Deep Learning and Statistical Models for Time-Critical Pedestrian Behaviour Prediction

02/26/2020 ∙ by Joel Janek Dabrowski, et al. ∙ CSIRO University of Pretoria 0

The time it takes for a classifier to make an accurate prediction can be crucial in many behaviour recognition problems. For example, an autonomous vehicle should detect hazardous pedestrian behaviour early enough for it to take appropriate measures. In this context, we compare the switching linear dynamical system (SLDS) and a three-layered bi-directional long short-term memory (LSTM) neural network, which are applied to infer pedestrian behaviour from motion tracks. We show that, though the neural network model achieves an accuracy of 80 more). The SLDS, has a lower accuracy of 74 short sequences (10 samples). To our knowledge, such a comparison on sequence length has not been considered in the literature before. The results provide a key intuition of the suitability of the models in time-critical problems.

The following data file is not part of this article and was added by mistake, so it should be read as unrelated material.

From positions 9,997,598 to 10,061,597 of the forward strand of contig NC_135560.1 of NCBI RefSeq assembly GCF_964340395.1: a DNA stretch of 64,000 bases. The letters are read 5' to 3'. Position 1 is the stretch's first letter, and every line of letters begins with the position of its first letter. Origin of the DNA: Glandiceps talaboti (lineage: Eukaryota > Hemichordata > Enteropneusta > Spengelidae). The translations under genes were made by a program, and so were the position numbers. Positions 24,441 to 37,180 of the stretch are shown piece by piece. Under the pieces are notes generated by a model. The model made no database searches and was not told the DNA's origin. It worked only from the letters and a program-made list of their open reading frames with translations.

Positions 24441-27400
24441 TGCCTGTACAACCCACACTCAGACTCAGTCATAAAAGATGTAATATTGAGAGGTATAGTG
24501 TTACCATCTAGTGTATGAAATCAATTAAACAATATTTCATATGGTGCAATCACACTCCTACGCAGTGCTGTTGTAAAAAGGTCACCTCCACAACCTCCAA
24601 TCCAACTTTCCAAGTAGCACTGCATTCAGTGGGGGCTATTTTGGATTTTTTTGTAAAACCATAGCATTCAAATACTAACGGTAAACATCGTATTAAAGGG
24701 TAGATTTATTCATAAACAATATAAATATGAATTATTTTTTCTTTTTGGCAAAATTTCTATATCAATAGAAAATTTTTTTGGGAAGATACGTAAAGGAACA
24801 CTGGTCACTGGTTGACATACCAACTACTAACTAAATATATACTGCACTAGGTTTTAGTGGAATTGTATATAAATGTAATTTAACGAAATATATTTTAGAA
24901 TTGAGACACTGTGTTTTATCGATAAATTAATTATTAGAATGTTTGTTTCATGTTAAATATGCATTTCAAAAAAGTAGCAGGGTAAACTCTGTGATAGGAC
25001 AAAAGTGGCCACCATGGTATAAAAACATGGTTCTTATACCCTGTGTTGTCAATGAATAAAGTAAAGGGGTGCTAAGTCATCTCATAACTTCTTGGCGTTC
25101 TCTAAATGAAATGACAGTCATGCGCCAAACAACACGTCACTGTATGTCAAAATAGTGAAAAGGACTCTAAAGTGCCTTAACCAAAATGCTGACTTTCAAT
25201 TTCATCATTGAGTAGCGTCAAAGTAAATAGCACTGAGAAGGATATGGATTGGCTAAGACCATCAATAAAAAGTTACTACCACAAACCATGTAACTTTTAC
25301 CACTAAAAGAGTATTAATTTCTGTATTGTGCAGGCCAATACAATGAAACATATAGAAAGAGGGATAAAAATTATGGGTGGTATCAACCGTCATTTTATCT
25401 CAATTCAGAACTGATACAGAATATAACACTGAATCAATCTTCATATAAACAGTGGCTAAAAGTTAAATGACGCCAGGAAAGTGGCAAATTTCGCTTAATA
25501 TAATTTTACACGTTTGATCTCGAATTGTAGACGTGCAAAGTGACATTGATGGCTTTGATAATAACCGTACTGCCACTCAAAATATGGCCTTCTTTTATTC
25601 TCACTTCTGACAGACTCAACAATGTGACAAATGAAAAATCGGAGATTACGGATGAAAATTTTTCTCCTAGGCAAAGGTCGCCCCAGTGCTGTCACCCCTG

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1 Introduction

Many practical applications can be represented as a sequence of various behaviours. These include detecting bull and bear financial markets [24], gesture recognition [23], animal behaviour recognition [20], and aircraft manoeuvres in military applications [19]. Detection time in such applications is often crucial. When data arrives sequentially, detection time becomes a problem of how many sequential samples the model requires to make an accurate prediction.